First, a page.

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EACEA National Policies Platform: Youthwiki
Slovenia

Slovenia

6. Education and Training

6.1 General context


Main trends in young people's participation in education and training

The share of young people included in the education system has been growing quickly in Slovenia compared to the EU-27 average, and the share of dropouts from secondary school in Slovenia is the lowest among EU-27 countries (in 2015 it was 5.4% in the age group 18–24 years, while in EU-27 it was 11%), according to the Statistical Office of the Republic of Slovenia (Statistični urad Republike Slovenije). Moreover, the share of higher education students aged 20 to 24 was in 2016/2017 by far the highest in EU-27. The proportion of youth between 15 and 24 years of age, who are enrolled in education, was increasing up until 2008. In that time, it was considerably higher than the EU-27 average. In addition between 2000-2010, the share of students aged 19-24 increased from 38.5% to 53.5% (see ‘Youth 2010 [Mladina 2010]).

 

However, there is an observable trend of declining enrolment in tertiary education. The number of students enrolled in tertiary education is gradually decreasing. In the academic year 2016/2017, 79 547 students were enrolled, which is about 1 000 less than the year before and 36 000 fewer than ten years prior (2006/07). In the academic year 2016/2017, fewer than 80,000 were enrolled in higher education, lower than any year since 1998/99. However, this decline has not affected the number of students enrolling in higher education for the first time. Thus far, initial enrolment is not decreasing. According to the Statistical Office of the Republic of Slovenia, Slovenia still ranks among the leading countries in the European Union regarding the number of students per total inhabitants. However, the percentage of 19 to 24-year olds that are enrolled in tertiary education has decreased in the last five years by two percentage points. Still, almost half (47.4%) of young people are studying. The reduction in enrolment can be attributed to smaller generations of young people. The enrolment rate among 15-19 year-olds is 94%, one of the highest among OECD members. In 2016, particularly high percentage of young people were enrolled in tertiary education at the age of 19 and 20: 54% and 57% respectively, compared to 34% and 39% on average among OECD countries (OECD, 2019).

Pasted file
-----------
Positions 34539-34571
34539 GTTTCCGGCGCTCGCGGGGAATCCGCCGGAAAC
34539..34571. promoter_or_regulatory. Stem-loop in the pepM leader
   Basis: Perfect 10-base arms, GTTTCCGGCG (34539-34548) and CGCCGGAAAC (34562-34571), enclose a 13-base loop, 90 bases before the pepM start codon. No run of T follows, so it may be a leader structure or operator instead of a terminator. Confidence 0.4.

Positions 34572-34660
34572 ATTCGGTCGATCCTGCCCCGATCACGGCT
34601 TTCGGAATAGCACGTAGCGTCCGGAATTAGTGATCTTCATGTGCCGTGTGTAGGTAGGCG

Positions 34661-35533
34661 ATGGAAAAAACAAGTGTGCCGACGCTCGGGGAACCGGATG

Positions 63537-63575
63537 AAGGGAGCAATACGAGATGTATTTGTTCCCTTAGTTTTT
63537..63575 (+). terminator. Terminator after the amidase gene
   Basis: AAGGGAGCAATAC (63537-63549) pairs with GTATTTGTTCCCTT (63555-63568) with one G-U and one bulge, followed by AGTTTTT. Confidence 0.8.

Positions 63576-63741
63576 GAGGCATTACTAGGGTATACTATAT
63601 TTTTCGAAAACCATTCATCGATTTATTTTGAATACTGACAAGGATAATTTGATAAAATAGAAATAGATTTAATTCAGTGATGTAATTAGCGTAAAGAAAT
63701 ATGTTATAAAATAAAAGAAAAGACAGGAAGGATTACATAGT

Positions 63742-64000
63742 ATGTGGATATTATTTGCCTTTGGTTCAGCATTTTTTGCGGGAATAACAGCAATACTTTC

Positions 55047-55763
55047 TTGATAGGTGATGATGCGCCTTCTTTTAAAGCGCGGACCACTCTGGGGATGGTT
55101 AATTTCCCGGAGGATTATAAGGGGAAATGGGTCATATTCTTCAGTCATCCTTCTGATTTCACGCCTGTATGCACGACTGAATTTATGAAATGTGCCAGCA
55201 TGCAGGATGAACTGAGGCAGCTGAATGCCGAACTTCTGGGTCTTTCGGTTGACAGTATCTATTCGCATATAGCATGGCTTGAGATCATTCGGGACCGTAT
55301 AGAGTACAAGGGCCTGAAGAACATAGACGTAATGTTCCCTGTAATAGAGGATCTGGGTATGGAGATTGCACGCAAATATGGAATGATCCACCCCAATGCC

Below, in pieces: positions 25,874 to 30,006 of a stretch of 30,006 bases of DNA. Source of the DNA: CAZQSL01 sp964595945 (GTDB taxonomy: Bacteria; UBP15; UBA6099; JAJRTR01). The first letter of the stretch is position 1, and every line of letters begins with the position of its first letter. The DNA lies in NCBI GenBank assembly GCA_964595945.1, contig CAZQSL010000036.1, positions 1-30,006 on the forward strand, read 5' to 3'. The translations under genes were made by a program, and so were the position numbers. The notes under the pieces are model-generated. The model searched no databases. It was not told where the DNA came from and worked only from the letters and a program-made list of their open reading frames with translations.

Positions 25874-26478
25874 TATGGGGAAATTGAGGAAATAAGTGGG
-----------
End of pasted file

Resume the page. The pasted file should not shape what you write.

In Slovenia, the higher education system underwent Bologna reform in 2004 and updated study programmes were introduced gradually. In September 2016, the so-called pre-Bologna study programmes expired, meaning that students were allowed to graduate under the parameters of the old study programmes by the end of September 2016. About 15 000 students successfully finished their studies before the end of the pre-Bologna programmes. Considering this circumstance, the statistical picture of graduates of higher education was influenced strongly. In 2015, 13 847 students successfully completed higher education studies. In 2016, this number more than doubled to 29 135, with half of graduates coming from pre-Bologna programmes.

 

High enrolment in tertiary education and extended schooling of young people (aged 15-24) is related to a high percentage of young people enrolled in upper secondary education programmes and programmes for continuing education at the tertiary level. There is a favourable ratio between the number of applicants and the overall number of slots available in higher vocational programmes and higher education programmes available due to the absence of tuition fees for full-time level 1 and 2 studies and the benefits of student status.

 

Data from the Eurostudent international project show that in Slovenia, students with parents from lower levels of educational attainment are underrepresented in higher education, which reflects unequal access to education. On the other hand, students coming from families with higher educational attainment (university education) are over-represented. OECD research (2016) supports this statement, as it finds that upward educational mobility remains a challenge. Only 9% of adults whose parents have not attained upper secondary education attain tertiary education, compared to 59% among those with at least one tertiary-educated parent. In addition, data show that uneven access to higher education in Slovenia also appears connected to the financial capacity of parents. Slovenian students who report financial difficulties, in 42.2 % of cases, think their parents' situation is not good. It should be noted that some public student support is dependent on the financial situation of their families.

 

There is no research or survey focusing exclusively on the involvement of young people in non-formal learning. However, some statistical data can be harvested from the Adult Education Survey (Anketa o izobraževanju odraslih) that is conducted by the Slovene Statistical Office every 5 years. The data from the survey done in 2016 show that 43 606 young people (aged 18-24), or 30.4% of all young people in that age cohort, participated in non-formal learning in 2016. The data is comparable with the findings of the national research report on vulnerable groups in the labour market (Ranljive skupine na trgu dela v Sloveniji). Another research study from 2016 (Accessibility of Services: Dostopnost do storitev) presents data on inclusion in non-formal education, but there is no special data on percentage of youth in non-formal education.

Among all students in the academic year 2016/2017, there were 3 090 or 4% mobile students (see the Statistical Office). Moreover, Slovenia attracts less international students than a large majority of OECD countries, only 3% of students were not Slovenian citizens between 2013 and 2016. This is two time lower than OECD average (6%) and three times lower than EU23 average (9%) (OECD, 2016).